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Does Alcohol Increase Anxiety?

Authored by Granite Recovery Centers    Reviewed by James Gamache    Last Updated: September 3rd, 2021


James Gamache Medical Reviewer
Jim is a Licensed Clinical Social Worker (LICSW) and Licensed Masters Level Addictions Counselor (MLADC). He has been working in the field of mental health/addiction treatment since 1995. Jim earned a Bachelor’s Degree in Human Services from Springfield College in 2000, and a Masters Degree in Social Work from Boston University in 2002. In 2002 Jim was hired by the Mental Health Center of Greater Manchester holding the position of Clinical Case Manager. From 2004-2019, Jim was employed at WestBridge Inc. During his time at WestBridge, Jim held the following positions; Clinician, Team Leader, Director, & Chief Operations Officer. In 2019 Jim transitioned employment to GateHouse Treatment Center as the Clinical Director for 10 months. In October of 2020 Jim transitioned to Granite Recovery Centers and is currently serving as the Senior VP of Clinical Services and Quality Assurance.

You will often hear people wanting to unwind their day at work with a glass of wine or a beer. However, this is not the best way to deal with stress. In fact, there’s a dangerous connection between alcohol abuse and anxiety.

There is a close connection between alcohol use and anxiety, which is a serious combination. Many people drink to deal with anxiety. However, when you become accustomed to drinking anytime you feel anxious, you could find yourself drinking too much, which triggers a further increase in anxiety and stress levels.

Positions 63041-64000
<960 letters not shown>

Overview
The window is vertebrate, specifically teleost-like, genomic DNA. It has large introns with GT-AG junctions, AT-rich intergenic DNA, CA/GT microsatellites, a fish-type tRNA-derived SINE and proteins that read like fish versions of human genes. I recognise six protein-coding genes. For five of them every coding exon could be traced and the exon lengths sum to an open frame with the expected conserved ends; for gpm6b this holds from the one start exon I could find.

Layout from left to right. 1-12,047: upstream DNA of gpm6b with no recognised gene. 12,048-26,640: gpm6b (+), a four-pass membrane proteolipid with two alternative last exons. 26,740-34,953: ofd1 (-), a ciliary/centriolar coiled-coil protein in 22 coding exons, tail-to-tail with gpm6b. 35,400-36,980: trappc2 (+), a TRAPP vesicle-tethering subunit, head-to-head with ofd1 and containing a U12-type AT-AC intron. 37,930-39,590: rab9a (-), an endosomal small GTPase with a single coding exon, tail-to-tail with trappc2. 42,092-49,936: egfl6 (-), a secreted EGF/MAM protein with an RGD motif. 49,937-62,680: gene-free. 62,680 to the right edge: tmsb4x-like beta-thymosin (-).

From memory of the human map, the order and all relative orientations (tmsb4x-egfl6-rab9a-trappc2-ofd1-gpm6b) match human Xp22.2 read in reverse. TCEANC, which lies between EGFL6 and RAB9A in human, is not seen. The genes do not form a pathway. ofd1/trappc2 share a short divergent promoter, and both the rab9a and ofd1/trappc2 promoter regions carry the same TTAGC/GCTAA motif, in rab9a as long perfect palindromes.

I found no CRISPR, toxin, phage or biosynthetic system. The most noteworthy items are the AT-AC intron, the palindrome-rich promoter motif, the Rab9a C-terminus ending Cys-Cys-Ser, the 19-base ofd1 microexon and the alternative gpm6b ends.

What Is Anxiety?

Have you ever felt fearful about something that is going to happen? Then, you were anxious at that time. The feeling of anxiety happens to everyone whether they drink or not. You will feel anxious when you are in a bad situation or facing a problem, which is normal.

However, when anxiety becomes prolonged, then it can impact your daily life. Prolonged anxiety can lead to actual anxiety disorders that need to be treated. People often treat themselves, which is where they use alcohol to mitigate the situation.

The Relationship Between Anxiety and Alcohol

Anxiety may impact your entire body, including the nervous, respiratory, digestive, and immune systems. However, if you indulge in alcohol more often, you may not know that you are trying to fight your anxiety. You may also not be aware of how it affects your well-being. If you drink alcohol to deal with stress, you create a relationship between alcohol and anxiety.

Trying to withdraw from alcohol after drinking it for a long time will increase anxiety disorders. You may experience symptoms such as panic attacks. During such a time, you may now feel the urge to consume more alcohol. As such, you become an addict, resulting in high anxiety, and in turn, you drink even more. The Anxiety and Depression Association of America asserts that 20% of social anxiety disorder patients depend on alcohol.

Can You Drink to Deal With Anxiety?